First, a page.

Monday, March 13, 2023

Family Bereavement Program Offers Long-Term Protection Against Depression

Children who experience the death of a parent are known to be at an increased risk of depression and other internalizing problems later in life. A study in the Journal of the American Academy of Child & Adolescent Psychiatry has found that children who together with their families participated in a bereavement program within 2.5 years of the death were less likely to experience depression up to 15 years later.

“The findings from this study have implications for future research on the prevention of depression,” wrote Irwin Sandler, Ph.D., of Arizona State University and colleagues.

Sandler and colleagues enrolled 244 youth aged 8 to 16 who had experienced the death of a parent 3 to 30 months prior to the study and their caregivers for a randomized, controlled trial. A total of 156 families participated in 12 sessions of a family bereavement program or were mailed three age-appropriate books about dealing with grief (literature control).

The family bereavement program included separate group sessions for the children and their caregivers. The caregiver sessions focused on supporting grieving caregivers, strengthening positive parenting techniques such as active listening, and reducing children’s exposure to stressful life events. The youth sessions focused on strengthening positive coping and emotion regulation skills. The children and their caregivers then came together for two joint sessions, where they could together practice their learned skills.

Sandler and colleagues conducted follow-up interviews with the youth to assess grief, intrusive thoughts, internalizing symptoms, depression, and anxiety; these interviews were conducted immediately after the family bereavement or control program, 11 months later, 6 years later, and 15 years later. A total of 186 children (now adults) were still in the trial at the 15-year follow-up.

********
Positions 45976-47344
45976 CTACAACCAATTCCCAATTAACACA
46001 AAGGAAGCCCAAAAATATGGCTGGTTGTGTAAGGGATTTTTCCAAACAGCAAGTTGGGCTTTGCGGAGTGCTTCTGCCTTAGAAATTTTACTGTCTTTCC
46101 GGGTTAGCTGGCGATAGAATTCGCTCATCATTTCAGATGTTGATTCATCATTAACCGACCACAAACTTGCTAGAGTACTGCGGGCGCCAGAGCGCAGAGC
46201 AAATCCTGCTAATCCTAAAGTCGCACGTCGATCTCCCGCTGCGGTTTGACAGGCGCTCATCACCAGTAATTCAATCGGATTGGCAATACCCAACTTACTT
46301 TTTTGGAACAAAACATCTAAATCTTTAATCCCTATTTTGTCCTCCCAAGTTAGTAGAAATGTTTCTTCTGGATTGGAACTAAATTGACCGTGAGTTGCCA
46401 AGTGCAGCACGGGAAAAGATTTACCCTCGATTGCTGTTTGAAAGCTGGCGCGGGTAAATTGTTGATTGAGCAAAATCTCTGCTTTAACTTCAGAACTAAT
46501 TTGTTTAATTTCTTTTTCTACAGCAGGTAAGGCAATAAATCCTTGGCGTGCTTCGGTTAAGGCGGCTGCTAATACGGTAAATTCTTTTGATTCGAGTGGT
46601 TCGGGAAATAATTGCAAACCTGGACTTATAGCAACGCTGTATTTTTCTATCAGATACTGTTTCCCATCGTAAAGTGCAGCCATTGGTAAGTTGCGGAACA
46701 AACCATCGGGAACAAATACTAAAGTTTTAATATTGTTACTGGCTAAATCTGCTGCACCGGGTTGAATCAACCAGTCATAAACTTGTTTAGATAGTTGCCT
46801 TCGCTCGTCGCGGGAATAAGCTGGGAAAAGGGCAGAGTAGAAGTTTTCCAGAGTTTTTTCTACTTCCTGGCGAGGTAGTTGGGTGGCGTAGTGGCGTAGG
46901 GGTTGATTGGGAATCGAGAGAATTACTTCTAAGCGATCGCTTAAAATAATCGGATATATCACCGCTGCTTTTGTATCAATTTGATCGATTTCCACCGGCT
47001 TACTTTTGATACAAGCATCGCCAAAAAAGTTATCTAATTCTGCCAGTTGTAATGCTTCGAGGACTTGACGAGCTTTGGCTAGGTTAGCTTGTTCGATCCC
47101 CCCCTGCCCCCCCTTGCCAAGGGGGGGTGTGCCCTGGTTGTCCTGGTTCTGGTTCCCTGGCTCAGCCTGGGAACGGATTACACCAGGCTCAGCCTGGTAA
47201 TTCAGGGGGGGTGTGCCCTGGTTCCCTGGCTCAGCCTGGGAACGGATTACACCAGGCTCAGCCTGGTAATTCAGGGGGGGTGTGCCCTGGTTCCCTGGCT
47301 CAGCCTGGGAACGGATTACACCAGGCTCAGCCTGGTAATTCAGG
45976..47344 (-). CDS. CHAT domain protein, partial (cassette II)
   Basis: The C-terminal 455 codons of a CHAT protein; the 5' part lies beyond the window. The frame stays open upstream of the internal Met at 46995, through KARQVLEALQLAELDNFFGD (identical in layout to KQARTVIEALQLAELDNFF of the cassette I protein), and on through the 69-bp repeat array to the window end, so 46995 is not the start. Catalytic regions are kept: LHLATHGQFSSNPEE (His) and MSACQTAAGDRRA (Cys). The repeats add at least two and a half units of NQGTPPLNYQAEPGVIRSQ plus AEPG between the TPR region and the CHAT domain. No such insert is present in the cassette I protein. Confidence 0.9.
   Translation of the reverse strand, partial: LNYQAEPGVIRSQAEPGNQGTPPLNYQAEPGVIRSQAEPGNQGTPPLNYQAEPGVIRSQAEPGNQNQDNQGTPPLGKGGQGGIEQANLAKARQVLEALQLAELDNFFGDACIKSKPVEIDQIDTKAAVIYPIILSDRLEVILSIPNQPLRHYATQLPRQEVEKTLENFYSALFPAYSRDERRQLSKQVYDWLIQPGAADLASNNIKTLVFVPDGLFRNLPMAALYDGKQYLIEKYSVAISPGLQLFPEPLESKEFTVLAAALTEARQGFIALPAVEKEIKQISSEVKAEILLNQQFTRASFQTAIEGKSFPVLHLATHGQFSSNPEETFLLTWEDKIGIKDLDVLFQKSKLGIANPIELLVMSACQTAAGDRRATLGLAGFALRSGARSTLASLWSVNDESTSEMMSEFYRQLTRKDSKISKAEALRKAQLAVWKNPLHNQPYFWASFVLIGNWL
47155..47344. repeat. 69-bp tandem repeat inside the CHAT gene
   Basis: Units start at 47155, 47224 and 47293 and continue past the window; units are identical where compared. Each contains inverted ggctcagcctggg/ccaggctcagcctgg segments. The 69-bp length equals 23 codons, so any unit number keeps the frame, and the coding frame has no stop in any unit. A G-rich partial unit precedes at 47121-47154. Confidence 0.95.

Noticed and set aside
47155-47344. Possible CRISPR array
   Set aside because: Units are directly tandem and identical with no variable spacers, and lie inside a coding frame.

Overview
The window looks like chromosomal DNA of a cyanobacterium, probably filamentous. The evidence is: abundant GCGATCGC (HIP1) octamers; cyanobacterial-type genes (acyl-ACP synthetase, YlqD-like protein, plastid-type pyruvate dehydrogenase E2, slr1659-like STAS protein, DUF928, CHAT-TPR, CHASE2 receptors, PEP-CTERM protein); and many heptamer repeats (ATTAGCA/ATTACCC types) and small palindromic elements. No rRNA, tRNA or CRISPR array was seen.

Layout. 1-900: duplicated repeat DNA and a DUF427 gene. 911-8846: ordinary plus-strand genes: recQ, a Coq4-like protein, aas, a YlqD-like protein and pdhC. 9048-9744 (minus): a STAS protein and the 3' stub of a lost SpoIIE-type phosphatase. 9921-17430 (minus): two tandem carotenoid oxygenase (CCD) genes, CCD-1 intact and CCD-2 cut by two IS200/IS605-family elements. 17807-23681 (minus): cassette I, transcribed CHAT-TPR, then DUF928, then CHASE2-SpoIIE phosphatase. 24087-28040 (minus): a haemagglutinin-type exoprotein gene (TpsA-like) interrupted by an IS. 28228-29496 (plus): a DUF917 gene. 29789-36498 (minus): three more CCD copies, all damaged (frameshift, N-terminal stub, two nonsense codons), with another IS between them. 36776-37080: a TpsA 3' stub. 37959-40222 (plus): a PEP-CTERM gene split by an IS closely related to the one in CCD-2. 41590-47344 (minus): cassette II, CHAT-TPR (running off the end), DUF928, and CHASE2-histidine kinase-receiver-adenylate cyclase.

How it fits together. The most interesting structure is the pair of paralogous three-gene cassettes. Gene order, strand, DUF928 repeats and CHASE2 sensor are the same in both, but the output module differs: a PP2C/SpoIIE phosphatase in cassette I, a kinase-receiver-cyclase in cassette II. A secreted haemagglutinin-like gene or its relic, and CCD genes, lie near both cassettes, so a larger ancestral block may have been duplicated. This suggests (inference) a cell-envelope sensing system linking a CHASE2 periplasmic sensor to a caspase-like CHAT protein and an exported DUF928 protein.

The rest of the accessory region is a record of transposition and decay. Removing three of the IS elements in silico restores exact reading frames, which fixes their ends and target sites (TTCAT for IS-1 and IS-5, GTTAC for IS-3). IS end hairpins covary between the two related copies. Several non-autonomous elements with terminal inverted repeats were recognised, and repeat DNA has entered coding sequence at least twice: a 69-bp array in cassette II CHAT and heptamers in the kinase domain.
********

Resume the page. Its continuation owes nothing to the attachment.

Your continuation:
Between the 6- and 15-year follow-up, 13.46% of the adults who had participated in the family bereavement program as children met the criteria for depression (assessed with the World Health Organization’s World Mental Health Composite International Diagnostic Interview) compared with 28.05% of those in the literature group; 4.81% of the adults who participated in the family bereavement program as children had generalized anxiety disorder as adults compared with 12.20% in the literature group.

After adjusting for multiple variables, Sandler and colleagues calculated that youth who participated in the family bereavement program were 67% less likely to have depression 15 years later compared with youth who had not participated in the program. Youth who participated in the family bereavement program were also less likely to develop anxiety disorders as adults.

“It may [be] that the FBP [family bereavement program] reduces MDD [major depressive disorder] in part through its reduction of negative self-referential processing of the stressors involved in grappling with academic, career, and romantic developmental tasks of early adulthood,” Sandler and colleagues wrote. “Future research is needed to study how preventive interventions such as the FBP may reduce negative self-referential processing as a pathway to the prevention of MDD.”

To read more on this topic, see the American Journal of Psychiatry study “CBT for Prolonged Grief in Children and Adolescents: A Randomized Clinical Trial.”

(Image: iStock/PeopleImages)

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